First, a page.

On the seventeenth of the Macedonian month Daisios, the first of June 323 B.C. by the modern calendar, the Macedonian troops at Babylon got their first sign that Alexander was ill. The king appeared outside Nebuchadnezzar’s palace to lead that day’s sacrifice to the gods, his duty as head of the Macedonian nation, but had to be carried on a bier. He had been drinking at a private party the night before with his senior staff, and after returning to his quarters, he had become feverish. By morning he was too ill to walk.
After this brief and disquieting appearance, Alexander withdrew into the palace and rested. In the evening his officers were summoned to his quarters to discuss a campaign against the Arabs that was scheduled to begin three days later. There was as yet no change in the plans for this campaign, no suggestion that Alexander’s condition would be a hindrance.
The men who attended that meeting were Alexander’s inner circle, above all, his seven Somatophylakes, or Bodyguards. Far more than a security detail, these were his closest friends, the sharers of his counsels, and, in battle, the holders of his top commands. Most were about his own age, and several had grown up with him. Not all were great generals or tacticians. They didn’t have to be, since Alexander devised tactics for them. But all were distinguished by their rock-solid loyalty to Alexander and his cause. They understood the king’s goals and backed them unstintingly; they supported him through every crisis, against all opposition. Alexander could trust them implicitly, even though they did not always trust, or like, one another.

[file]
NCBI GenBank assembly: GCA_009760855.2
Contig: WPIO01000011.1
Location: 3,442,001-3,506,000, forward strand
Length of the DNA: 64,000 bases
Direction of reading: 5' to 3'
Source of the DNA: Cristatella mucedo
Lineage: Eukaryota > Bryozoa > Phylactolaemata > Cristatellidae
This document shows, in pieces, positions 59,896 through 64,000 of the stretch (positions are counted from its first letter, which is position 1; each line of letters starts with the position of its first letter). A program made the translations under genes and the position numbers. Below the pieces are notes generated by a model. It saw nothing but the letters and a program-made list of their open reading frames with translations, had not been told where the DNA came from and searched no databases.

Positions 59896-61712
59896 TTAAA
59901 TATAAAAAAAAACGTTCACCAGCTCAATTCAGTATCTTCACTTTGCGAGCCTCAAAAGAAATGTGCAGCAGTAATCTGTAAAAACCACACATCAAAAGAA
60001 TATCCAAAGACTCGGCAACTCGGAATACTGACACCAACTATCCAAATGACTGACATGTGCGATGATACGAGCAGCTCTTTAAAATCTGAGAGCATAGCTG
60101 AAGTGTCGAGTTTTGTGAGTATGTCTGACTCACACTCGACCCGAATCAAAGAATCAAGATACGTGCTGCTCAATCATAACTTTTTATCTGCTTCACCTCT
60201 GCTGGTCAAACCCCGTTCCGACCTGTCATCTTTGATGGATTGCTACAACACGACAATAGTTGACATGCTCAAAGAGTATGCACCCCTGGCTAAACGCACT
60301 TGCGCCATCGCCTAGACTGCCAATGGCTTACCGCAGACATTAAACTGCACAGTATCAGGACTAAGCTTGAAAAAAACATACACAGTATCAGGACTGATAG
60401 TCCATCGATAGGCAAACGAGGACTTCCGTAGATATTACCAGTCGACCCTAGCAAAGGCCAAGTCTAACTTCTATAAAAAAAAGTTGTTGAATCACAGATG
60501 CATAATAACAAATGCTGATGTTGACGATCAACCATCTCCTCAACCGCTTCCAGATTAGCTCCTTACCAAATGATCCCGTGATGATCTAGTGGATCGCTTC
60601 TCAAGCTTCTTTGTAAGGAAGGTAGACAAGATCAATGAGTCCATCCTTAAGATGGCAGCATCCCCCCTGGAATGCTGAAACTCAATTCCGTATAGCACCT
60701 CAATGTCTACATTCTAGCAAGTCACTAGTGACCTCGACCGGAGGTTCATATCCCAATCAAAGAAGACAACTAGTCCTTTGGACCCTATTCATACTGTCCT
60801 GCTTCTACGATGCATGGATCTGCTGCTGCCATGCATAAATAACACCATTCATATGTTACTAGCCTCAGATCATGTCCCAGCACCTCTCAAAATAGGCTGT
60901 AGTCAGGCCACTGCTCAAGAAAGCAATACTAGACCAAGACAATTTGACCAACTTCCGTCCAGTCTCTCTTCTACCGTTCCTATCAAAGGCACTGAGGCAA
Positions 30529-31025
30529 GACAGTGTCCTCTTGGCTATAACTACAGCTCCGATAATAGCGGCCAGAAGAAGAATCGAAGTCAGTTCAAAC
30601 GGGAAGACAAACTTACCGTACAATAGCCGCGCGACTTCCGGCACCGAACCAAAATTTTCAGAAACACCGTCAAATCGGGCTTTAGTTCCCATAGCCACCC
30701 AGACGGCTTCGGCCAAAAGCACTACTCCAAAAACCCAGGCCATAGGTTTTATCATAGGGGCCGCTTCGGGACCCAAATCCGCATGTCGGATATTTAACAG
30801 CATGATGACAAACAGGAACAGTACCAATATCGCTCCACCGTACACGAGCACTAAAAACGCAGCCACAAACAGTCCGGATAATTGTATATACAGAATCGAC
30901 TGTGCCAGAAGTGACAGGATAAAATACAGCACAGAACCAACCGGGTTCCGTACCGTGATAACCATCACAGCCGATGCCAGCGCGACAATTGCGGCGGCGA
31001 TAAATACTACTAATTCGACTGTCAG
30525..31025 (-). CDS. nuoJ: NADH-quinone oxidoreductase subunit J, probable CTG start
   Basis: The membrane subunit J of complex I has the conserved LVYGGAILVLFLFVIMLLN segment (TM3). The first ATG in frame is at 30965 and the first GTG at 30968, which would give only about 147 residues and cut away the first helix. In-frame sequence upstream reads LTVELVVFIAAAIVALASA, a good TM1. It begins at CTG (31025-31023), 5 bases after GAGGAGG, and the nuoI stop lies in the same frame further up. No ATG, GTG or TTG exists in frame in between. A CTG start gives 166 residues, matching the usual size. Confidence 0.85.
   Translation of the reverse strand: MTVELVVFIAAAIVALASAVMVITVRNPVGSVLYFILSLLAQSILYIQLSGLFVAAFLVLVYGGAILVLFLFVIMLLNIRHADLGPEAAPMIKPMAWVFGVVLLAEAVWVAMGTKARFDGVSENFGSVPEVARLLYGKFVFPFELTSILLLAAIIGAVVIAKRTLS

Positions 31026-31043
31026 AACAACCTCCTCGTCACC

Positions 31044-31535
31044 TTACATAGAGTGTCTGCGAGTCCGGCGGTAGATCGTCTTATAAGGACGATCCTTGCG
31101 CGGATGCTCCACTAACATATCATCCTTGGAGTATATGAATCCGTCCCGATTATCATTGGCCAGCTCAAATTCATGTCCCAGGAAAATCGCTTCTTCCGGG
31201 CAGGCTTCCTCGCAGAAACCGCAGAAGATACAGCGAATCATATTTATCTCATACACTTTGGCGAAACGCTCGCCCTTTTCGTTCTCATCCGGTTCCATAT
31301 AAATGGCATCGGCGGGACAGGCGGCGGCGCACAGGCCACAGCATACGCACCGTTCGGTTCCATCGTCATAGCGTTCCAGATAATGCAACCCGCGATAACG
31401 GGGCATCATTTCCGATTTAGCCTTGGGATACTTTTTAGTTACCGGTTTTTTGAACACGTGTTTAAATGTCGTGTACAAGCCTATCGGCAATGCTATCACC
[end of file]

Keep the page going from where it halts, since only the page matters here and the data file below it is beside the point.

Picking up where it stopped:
Ptolemy was there, a close comrade of Alexander’s since boyhood, a man perhaps a few years older than the thirty-two-year-old king. Ptolemy had been with the Asian campaign from the start but for years had held no command post; his nature and temperament were not obviously those of a warrior. Alexander had made him a Bodyguard midway through the campaign based purely on personal ties and thereafter began giving him combat assignments as well. In India he assigned Ptolemy his first critical missions, thrusting his old friend into ever-greater dangers. In one Indian engagement, Ptolemy was struck by an arrow said to be tipped with poison; legend later reported that Alexander himself administered the antidote, after extracting juice from a plant he had seen in a dream. Ptolemy was hardly the most skilled of Alexander’s officers, but perhaps the cleverest, as his subsequent career would prove.